We’d like you to meet Robert Anyang! Robert is an agricultural value chain improvement and marketing expert. With extensive experience advancing public-private partnerships, incubating youth-owned businesses, and expanding farmers’ access to markets, Robert shares how he was destined for his current career. Robert is one reason #DevelopmentWorksHere.
1. Can you tell us about your journey in the development and agriculture sectors and why you are drawn to this work?
I was born into an average Nigerian family of six boys and five girls. This meant there were many mouths to feed, and my mum had to make constant trips to the market. When I was five, I decided that I could keep her from going to the market — and leaving me behind — if I could grow the crops we needed. This included maize, beans, and rice. I got a garden not far from home and planted some of my mum’s stock. All the crops germinated except the rice! Disappointed and annoyed with the rice, I vowed that I would conquer it and have a sufficient supply at home when I grew up.
At 16, I applied to university, hoping to get into medicine or pharmacy. In those days, African parents wanted their children to be doctors or lawyers. I was shocked when I was admitted for agriculture instead, even though I had the grades required for medicine. My father told me that agriculture was a noble career. He said the world would eventually be controlled my three types of people: the owners of the land, those who feed the world, and those who control water. That changed my mind about studying agriculture.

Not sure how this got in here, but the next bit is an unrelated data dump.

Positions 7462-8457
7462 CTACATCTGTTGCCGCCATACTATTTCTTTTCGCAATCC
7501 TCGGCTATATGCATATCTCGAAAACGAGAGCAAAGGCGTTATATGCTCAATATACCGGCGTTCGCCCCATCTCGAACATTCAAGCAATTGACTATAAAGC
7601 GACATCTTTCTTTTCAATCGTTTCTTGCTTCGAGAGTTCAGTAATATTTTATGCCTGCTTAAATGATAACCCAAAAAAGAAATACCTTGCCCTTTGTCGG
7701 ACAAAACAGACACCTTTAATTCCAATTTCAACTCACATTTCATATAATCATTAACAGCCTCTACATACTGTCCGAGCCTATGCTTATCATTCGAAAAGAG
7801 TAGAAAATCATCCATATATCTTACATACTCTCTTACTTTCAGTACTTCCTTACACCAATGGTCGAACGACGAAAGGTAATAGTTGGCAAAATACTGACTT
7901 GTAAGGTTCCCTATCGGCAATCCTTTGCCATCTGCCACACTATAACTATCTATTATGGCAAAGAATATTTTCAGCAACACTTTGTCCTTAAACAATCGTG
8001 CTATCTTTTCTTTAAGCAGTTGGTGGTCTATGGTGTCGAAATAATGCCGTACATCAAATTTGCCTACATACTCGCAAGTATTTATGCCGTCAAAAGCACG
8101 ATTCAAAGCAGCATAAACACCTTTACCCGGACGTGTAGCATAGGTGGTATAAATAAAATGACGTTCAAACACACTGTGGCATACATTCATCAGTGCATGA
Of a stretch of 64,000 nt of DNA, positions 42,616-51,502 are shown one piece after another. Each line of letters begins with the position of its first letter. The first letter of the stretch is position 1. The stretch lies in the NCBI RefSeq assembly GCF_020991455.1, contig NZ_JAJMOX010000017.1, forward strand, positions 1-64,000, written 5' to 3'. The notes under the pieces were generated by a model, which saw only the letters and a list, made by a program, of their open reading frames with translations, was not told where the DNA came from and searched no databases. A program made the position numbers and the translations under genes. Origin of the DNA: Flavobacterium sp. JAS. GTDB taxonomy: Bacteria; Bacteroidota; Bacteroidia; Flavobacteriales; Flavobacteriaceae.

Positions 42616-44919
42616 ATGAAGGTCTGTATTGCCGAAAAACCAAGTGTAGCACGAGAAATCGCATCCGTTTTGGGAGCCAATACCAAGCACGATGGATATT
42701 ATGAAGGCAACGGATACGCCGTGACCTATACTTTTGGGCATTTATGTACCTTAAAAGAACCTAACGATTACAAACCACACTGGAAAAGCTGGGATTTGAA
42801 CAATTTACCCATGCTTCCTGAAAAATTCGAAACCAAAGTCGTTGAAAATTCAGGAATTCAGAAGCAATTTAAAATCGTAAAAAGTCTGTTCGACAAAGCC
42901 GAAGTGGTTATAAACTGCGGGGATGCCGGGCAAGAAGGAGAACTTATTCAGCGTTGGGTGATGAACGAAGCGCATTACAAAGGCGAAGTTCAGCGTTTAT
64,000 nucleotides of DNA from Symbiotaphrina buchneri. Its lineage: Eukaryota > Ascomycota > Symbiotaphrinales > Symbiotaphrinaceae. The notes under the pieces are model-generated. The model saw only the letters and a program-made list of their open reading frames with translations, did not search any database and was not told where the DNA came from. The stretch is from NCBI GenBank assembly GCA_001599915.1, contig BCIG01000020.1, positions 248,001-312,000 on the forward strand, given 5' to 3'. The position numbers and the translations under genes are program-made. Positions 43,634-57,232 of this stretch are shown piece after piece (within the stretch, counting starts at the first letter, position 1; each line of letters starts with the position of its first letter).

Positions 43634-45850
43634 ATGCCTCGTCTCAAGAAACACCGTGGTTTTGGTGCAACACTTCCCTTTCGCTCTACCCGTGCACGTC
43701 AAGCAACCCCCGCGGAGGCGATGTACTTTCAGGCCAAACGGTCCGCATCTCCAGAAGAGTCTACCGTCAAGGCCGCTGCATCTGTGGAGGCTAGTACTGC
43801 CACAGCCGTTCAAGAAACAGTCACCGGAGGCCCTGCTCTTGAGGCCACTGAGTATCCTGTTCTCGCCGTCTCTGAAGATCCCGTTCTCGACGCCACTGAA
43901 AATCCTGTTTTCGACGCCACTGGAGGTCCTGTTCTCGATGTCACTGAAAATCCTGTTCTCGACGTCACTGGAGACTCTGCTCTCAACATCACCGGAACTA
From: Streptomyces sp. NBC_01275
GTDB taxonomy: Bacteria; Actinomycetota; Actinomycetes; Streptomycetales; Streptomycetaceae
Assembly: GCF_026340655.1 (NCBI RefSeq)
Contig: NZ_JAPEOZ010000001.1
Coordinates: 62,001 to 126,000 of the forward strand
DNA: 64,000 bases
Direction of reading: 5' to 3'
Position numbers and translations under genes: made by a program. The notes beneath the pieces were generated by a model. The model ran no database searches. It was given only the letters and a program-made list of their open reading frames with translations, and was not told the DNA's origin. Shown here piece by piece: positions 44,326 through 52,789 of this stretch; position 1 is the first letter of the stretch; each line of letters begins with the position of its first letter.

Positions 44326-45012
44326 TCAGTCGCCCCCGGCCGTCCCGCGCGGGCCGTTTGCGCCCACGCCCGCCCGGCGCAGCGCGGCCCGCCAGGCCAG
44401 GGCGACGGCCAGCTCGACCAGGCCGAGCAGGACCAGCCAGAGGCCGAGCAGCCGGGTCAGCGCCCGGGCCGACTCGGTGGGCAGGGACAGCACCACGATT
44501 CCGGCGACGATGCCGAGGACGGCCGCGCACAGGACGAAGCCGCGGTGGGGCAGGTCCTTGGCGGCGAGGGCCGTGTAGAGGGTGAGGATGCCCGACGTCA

When I finished my degree at Lagos State Polytechnic, I entered my mandatory service with the National Youth Service Corps. I was posted to the International Institute of Tropical Agriculture. While waiting in an auditorium with about 200 other youth corpers, a man approached me and introduced himself as Professor B.N. Singh. He drove me to a large, swampy field on campus where I saw people planting something that I hadn’t seen before. He peeled back the brown covering of the seed, and I realized it was the same variety of rice that I had tried to plant as a child! I had planted the polished grain and not the brown rice seed. That was the reason it failed to germinate. This journey — including my mentors and a feeling of destiny — shaped what I’m doing today.